0.00                                                                                                                                            -10.0
                                       3  3  3  3  3  3  3  3  3  3  4  4  4  4  4  4  4  4  4  4  4  4  4  4  4  4  4  4  4  4  4   4 04 04 04 04 04 04 04 04 04 04 04 04
                                     -0 -0 -0 -0 -0 -0 -0 -0 -0 -0 -0 -0 -0 -0 -0 -0 -0 -0 -0 -0 -0 -0 -0 -0 -0 -0 -0 -0 -0 -0 -0 -0                 -  -  -  -  -  -  -   -
                                   ct ct ct ov ov ov ec ec ec ec an an an an eb eb eb ar ar ar ar pr pr pr pr ay ay ay un un un un ul- ul- ul- ul- ug ug ug ep ep ep ep ct
                                 -O -O -O -N -N -N -D -D -D -D -J -J -J -J -F -F -F -M -M -M -M -A -A -A -A -M -M -M -J -J -J -J 6-J 4-J 2-J 0-J -A -A -A -S -S -S -S 6-O
                               10 20 28 05 13 21 01 09 17 25 02 12 20 28 05 13 23 02 10 18 26 05 13 21 29 07 17 25 02 10 18 28 0       1  2  3 09 17 25 02 10 20 28 0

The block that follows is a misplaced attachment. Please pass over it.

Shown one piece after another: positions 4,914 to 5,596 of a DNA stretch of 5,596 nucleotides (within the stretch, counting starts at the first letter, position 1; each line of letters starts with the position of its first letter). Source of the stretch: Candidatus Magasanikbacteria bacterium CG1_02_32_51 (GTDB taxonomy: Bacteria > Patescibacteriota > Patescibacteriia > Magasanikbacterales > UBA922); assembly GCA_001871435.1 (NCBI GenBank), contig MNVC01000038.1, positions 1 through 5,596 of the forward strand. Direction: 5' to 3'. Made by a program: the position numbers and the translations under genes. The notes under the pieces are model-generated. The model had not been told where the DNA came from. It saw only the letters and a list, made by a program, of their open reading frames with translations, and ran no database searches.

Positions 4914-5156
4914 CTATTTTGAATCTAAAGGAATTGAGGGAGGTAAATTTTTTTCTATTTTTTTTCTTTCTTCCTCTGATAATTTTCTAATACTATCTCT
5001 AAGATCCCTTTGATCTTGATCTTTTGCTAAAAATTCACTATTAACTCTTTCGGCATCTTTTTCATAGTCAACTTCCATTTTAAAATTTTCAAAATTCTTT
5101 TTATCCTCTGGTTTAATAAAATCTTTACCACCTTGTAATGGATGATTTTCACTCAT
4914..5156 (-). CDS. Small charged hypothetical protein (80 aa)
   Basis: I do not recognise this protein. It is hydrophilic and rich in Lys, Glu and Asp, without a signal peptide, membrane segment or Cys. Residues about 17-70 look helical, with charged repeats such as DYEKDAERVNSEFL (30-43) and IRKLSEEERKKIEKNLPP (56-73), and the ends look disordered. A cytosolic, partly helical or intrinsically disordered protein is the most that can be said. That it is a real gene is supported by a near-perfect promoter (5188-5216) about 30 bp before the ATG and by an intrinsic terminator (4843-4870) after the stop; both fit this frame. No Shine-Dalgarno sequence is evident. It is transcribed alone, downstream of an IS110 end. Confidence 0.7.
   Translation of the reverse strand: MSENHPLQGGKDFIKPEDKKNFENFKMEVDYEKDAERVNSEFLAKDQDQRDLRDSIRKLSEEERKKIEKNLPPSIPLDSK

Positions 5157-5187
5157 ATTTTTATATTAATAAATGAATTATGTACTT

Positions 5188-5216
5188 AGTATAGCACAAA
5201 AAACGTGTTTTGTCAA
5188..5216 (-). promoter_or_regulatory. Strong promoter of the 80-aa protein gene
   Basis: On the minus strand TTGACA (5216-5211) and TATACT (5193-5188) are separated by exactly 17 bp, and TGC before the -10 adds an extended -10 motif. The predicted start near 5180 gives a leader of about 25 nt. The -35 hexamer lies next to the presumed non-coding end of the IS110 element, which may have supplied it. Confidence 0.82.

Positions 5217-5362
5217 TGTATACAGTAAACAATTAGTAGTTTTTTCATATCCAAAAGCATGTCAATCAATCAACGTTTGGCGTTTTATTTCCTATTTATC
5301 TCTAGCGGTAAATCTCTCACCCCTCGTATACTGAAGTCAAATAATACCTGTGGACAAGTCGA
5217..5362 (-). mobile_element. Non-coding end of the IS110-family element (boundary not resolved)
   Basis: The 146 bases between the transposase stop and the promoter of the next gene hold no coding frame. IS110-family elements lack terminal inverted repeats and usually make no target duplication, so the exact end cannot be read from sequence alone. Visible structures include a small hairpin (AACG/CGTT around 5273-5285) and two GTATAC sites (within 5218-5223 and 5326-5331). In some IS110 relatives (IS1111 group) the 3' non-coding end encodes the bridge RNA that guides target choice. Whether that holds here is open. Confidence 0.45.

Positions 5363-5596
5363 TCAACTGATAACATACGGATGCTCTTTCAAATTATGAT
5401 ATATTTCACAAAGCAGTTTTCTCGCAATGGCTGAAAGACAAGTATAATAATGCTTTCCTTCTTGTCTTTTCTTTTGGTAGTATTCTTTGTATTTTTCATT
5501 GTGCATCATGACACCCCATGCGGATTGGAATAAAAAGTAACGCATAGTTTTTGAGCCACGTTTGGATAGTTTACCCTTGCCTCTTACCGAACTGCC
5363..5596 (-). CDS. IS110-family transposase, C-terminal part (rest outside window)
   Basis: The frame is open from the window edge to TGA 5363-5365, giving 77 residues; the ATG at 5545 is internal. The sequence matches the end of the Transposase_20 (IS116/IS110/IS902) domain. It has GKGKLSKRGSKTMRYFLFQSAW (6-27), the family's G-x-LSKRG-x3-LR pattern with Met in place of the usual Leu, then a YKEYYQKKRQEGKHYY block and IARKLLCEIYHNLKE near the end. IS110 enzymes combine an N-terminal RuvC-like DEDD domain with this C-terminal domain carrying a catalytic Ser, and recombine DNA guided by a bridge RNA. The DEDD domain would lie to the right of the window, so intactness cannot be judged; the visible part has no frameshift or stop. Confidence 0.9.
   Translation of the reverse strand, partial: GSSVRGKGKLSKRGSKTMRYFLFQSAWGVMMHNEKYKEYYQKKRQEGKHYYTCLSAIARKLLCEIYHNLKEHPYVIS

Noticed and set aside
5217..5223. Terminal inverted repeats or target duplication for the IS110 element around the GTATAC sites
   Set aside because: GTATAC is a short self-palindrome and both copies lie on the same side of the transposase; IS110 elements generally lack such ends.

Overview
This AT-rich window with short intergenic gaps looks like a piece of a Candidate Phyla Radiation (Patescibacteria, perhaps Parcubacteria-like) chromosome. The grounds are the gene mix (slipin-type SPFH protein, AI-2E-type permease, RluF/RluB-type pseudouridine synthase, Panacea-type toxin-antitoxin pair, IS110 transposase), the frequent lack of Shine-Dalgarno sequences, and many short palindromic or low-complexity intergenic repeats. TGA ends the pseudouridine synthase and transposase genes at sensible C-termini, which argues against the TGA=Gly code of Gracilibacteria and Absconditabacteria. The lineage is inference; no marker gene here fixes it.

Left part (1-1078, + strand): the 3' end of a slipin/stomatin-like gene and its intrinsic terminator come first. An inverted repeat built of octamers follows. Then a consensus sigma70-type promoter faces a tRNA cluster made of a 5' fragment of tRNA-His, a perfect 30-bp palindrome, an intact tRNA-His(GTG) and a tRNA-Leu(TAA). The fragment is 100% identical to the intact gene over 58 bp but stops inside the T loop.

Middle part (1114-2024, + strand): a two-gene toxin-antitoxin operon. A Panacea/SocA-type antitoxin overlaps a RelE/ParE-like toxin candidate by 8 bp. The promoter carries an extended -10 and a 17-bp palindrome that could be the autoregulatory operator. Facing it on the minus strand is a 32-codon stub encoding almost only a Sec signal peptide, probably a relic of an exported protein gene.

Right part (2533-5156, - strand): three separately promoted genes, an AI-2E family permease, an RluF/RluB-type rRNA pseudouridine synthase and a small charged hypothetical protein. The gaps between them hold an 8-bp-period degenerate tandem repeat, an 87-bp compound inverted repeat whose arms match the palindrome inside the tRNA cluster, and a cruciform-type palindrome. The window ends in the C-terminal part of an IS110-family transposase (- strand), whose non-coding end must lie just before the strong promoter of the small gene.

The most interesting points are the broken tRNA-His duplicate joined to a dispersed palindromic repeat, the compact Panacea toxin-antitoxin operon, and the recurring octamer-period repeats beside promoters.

Spot price (LH scale)        3 m futures discount (RH scale)

                                      Figure 2. Brent Crude physical (spot|) and 3 month futures price trends

                                                                                   Source: Datastream


                                        Oil deflated to 2004
                                        US Stocks, delfated, detrended, scaled to $25
Prices in US$2004





                    1974:1     1979:1      1984:1       1989:1      1994:1      1999:1     2004:1

                         Figure 3. Quarterly oil and stock correlation changes with time

                                             Source: Global Insight

Correlation Between Stockmarket and Oil Prices




                                                    1974:1     1979:1      1984:1     1989:1      1994:1      1999:1      2004:1

                                                        Figure 4. Quarterly oil and stock correlation changes with time